A post from Shady Characters

Emoji, part 1: in the beginning

This is the first in a series of thirteen posts on Emoji (😂). Continue to PART 2 or view ALL POSTS in the series.

Sex! Conflict! International standards bodies! The brief history of emoji is far more interesting than it has any right to be, and over the next few months I’ll be taking a look at where the world’s newest language* came from, how it works and where it’s going.

It started with a heart.

In the mid-1990s, Japan found itself in the grip of a pager boom. Sales of “pocket bells”, or poke beru,1 ran at over a million per year, with the country’s largest mobile network, NTT DoCoMo, taking the lion’s share.2 Elsewhere in the world, pagers were the preserve of businesses and hospitals where they called trauma surgeons to the emergency room or managers to the telephone. In Japan, however, pocket bells were increasingly sought after by teenagers: by 1996, almost half of all female high school students owned one, and peak pager hours had shifted from during the working day to the late evening, when the airwaves buzzed with teenagers’ illicit messages.3

The first pagers were simple devices, designed only to receive numeric messages. The idea was that a sender would call a recipient’s pager at its own dedicated telephone number and then tap in their desired message as another string of numbers. This in turn would appear on the pager’s LCD display. Often, the message was as simple as the sender’s telephone number, but in the USA, where pagers had originated, younger users created a loosely-codified dialect comprising numeric codes, in-jokes, and more. “6000*843” can be just about read as “good bye”, for example; “99” meant “nighty night”; “831” (eight letters, three words, one meaning) stood for “I love you”; and so on.4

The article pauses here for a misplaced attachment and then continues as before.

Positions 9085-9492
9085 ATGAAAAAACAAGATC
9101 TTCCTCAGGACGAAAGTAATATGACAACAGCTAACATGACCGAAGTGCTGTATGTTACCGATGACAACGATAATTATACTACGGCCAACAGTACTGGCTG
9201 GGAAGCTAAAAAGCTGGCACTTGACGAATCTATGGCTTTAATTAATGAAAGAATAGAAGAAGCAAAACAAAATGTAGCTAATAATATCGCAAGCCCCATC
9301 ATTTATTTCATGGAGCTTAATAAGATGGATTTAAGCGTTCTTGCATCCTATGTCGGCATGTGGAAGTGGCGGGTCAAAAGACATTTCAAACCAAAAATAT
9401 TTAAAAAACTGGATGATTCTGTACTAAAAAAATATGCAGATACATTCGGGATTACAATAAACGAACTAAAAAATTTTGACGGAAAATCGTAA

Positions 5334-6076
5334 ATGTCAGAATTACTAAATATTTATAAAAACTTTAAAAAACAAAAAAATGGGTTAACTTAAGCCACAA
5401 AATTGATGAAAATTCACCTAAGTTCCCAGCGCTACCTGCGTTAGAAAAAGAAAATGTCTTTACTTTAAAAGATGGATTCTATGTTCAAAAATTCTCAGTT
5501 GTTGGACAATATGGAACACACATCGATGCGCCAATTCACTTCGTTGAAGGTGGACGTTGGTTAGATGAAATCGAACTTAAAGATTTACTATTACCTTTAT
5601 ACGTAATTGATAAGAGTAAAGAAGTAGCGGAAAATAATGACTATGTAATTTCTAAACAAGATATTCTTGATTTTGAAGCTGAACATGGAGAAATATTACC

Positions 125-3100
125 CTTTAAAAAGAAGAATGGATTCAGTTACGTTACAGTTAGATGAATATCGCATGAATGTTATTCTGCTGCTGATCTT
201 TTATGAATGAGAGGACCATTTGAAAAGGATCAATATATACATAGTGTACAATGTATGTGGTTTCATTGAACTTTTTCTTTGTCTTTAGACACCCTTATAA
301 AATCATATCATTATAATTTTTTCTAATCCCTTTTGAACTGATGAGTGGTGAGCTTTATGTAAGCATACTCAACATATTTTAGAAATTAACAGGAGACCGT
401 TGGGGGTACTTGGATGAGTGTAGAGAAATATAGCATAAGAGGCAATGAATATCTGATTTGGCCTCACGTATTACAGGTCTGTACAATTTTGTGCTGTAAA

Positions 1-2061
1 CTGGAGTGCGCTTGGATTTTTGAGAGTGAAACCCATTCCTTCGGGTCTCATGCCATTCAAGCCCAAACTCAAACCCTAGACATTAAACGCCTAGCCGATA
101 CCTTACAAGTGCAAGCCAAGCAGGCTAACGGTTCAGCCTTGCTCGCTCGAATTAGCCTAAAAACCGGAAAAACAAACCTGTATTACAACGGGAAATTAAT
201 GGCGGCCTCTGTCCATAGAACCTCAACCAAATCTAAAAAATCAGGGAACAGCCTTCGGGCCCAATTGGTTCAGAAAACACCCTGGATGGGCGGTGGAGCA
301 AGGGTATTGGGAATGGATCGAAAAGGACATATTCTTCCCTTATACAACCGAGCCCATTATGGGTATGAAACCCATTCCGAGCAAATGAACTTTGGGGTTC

Across the Pacific, Japanese high schoolers had their own pager-cipher in which numbers could be pronounced either in Japanese or English to form sound-alike phrases. “724106” translated to “What are you doing?”, for example, while “114106” meant “I love you”.5,6 Still, though, there was demand for a more sophisticated pager experience. As such, when one of DoCoMo’s smaller rivals launched a 1995 model that could translate pairs of digits directly into Japanese characters, demand was so high that the company had to temporarily stop accepting new customers.3

DoCoMo had to respond. A year later, the larger company added a heart symbol to the repertoire of some of its pager models, and their younger customers went wild for it. Accessed by dialling “88” or “89” when leaving a message on a recipient’s pager, the heart became a fixture in high schoolers’ messages — but those same pager addicts were left bereft when, a few short years later, the ‘❤’ abruptly disappeared from the newest pagers. Some claim that DoCoMo ditched the symbol in order to attract more serious-minded business customers; others say that the heart took up valuable memory that was better used to support Japan’s expansive kanji script and the Latin alphabet. Subscribers did not care. They deserted DoCoMo in droves.7,8

In the event, DoCoMo’s unwonted heart surgery was the catalyst for something much larger. Elsewhere in the company, and aware that DoCoMo needed a new killer feature to replace the erstwhile ‘❤’, an engineer named Shigetaka Kurita was in the midst of developing the first mobile internet service for the operator’s cellphones. Kurita was disappointed by the drab, text-only applications available in the USA and elsewhere and dreamed of somehow elevating DoCoMo’s nascent “i-mode” internet service above these distinctly lo-fi offerings.8 But how? He looked to his environment for inspiration.